I’ve finished two baby projects recently: a cap for a friend who is due this month and the Baby Surprise Jacket for my little guy.

My friend doesn’t know if she is having a boy or a girl, so I chose a gender neutral aqua from my stash to make this cute little hat.  Silly me though, I added the pompom to give it a nice finishing touch, but didn’t realize that by doing so it no longer was machine washable since it would likely fall apart in a second.


Pattern: Foolproof Baby Hat            Designer: Clara Parkes                              Book: The Knitter’s Book of Yarn           Yarn: Cascade 220


This was my first try at making Elizabeth Zimmerman’s Baby Surprise Jacket and having done a few other patterns designed by her, I am a fan of her awesomeness.  I also loved the yarn that I found at the Connecticut Sheep and Wool Festival, Lismi Knit a local dyer here in CT.  It’s a superwash worsted weight that created a self striping rainbow, check out her Etsy shop if you’re interested: The combination of the pattern and the yarn was pure bliss.  Unfortunately I did run out of yarn with just a few rows to go, so I added a few rows with some white yarn from my stash.  I made the last few rows with bobbles to make it look like clouds, I wasn’t sure if it was tacky or cute, but only one person in my knit night group said it was tacky, the others all thought it was cute so I stuck with it.  Just gotta block it and add the zipper so it can  be considered done.

I am also happy to announce that the sweater that I started before I knew I was pregnant will fit after all and I am making a lot of progress on it.  Look:

Pretty Heritage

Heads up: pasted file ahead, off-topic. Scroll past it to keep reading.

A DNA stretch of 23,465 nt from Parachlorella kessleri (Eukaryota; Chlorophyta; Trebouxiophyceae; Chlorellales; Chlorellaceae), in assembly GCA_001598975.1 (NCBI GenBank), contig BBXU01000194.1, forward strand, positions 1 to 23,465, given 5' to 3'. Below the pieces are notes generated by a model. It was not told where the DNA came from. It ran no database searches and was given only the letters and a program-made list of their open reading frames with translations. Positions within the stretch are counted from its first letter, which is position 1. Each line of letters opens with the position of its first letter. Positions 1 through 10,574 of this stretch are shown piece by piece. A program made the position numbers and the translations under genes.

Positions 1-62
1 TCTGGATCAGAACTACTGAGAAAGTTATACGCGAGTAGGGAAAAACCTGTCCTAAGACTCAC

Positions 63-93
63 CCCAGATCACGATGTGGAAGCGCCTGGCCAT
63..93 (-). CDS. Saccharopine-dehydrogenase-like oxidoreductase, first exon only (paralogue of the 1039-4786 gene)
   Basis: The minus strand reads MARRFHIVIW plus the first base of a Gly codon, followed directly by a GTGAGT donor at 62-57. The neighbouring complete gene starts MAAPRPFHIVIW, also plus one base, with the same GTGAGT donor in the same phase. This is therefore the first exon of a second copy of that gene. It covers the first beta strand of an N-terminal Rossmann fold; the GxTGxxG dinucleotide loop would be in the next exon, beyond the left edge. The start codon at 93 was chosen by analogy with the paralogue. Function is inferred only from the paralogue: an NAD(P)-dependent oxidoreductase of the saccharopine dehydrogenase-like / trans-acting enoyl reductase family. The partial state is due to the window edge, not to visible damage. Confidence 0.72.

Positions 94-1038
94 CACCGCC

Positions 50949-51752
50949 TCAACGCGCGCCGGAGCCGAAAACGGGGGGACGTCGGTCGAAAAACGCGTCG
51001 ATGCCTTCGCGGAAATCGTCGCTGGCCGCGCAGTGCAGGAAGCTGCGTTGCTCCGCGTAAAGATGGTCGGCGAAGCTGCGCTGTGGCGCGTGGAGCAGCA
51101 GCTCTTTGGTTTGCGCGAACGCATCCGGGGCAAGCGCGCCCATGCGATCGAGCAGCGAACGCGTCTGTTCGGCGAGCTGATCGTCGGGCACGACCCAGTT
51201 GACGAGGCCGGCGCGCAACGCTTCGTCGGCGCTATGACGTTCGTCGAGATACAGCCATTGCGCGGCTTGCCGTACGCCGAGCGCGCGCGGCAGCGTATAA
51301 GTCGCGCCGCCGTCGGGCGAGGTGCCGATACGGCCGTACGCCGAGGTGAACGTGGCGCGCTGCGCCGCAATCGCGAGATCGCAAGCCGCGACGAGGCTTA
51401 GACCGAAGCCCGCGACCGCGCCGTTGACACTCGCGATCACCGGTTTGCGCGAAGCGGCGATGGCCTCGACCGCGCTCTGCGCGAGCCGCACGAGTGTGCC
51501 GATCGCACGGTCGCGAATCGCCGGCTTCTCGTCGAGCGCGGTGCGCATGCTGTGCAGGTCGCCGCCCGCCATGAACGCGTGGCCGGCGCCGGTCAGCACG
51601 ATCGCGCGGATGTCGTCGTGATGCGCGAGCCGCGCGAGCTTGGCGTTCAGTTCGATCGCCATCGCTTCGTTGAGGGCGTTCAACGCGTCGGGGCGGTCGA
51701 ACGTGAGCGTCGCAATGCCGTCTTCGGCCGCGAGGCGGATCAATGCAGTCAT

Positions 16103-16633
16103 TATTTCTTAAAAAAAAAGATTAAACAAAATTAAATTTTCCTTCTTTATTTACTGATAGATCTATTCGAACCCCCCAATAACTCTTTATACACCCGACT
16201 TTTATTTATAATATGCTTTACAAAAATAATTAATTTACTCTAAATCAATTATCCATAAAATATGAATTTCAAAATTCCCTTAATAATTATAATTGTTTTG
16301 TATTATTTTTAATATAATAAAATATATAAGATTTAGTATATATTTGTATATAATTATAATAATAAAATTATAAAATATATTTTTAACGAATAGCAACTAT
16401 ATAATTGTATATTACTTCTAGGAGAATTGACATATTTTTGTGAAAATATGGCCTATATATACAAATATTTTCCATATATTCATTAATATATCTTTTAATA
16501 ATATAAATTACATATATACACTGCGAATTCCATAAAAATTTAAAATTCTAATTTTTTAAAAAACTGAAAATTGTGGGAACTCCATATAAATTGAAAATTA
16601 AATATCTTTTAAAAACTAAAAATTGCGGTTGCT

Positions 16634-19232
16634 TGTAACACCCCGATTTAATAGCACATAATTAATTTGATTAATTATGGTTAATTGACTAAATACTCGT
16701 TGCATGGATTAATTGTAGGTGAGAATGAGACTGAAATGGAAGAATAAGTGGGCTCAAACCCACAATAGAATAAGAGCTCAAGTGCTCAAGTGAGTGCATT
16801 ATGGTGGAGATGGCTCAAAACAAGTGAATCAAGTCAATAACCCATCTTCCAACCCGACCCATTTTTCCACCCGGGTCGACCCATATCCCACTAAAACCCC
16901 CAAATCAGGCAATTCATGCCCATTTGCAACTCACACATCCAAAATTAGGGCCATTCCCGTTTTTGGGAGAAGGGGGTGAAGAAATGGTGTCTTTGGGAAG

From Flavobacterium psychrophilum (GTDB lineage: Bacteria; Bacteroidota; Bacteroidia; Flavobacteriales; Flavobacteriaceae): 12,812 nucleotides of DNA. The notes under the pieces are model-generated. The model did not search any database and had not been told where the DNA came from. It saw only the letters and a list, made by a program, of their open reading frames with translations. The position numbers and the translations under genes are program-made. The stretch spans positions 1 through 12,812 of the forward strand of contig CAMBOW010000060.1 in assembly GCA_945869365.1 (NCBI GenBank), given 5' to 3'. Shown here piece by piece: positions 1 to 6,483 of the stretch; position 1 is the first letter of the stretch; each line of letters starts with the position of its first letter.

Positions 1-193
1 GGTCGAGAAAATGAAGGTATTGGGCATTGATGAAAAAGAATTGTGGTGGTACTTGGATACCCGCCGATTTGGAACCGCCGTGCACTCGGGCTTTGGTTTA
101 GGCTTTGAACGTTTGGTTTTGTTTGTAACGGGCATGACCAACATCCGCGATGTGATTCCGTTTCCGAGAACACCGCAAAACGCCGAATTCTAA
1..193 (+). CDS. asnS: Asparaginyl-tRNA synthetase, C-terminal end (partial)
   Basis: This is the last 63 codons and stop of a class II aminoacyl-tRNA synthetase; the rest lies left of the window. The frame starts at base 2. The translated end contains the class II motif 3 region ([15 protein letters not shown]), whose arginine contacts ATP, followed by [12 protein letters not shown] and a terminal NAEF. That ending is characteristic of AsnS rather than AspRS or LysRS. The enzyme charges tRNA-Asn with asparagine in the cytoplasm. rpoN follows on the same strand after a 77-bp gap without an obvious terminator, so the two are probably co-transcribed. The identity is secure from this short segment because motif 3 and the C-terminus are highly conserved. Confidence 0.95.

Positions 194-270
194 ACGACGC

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Fresh off the needles: Baby Socks

Tuesday was the 6 months birthday of my little Japazilian and his little friend, M.  M’s parents watched them while the hubby and I went to one of his work functions (kinda sucks that it fell on this date).  So as a little thank you/ birthday gift for M, I’ve made these little socks for him (his mom loves the color orange).

Pattern: Baby Socks Designer: Marie Connolly Book: The Expectant Knitter Yarn: Knit Picks Palette in Apricot

Pattern: Baby Socks
Designer: Marie Connolly
Book: The Expectant Knitter
Yarn: Knit Picks Palette in Apricot

I knit them holding the yarn double and followed the 12-18 months instructions since there was no 6-12 months. I also continued the ribbing until it was time to turn the heel.  The only other mod I’ve made is when decreasing for the toes I always ended up with 8 stitches instead of 6, so on the last decrease row I K1, Double Decrease, K1.  The Double Decrease was slip one, K2tog, psso – for some reason I can’t remember the abbreviation for that technique right now.

Loved the pattern; quick and easy and simple!  I could have finished it in one day, if hubby was able to watch the baby for a few hours. Will definitely make it again.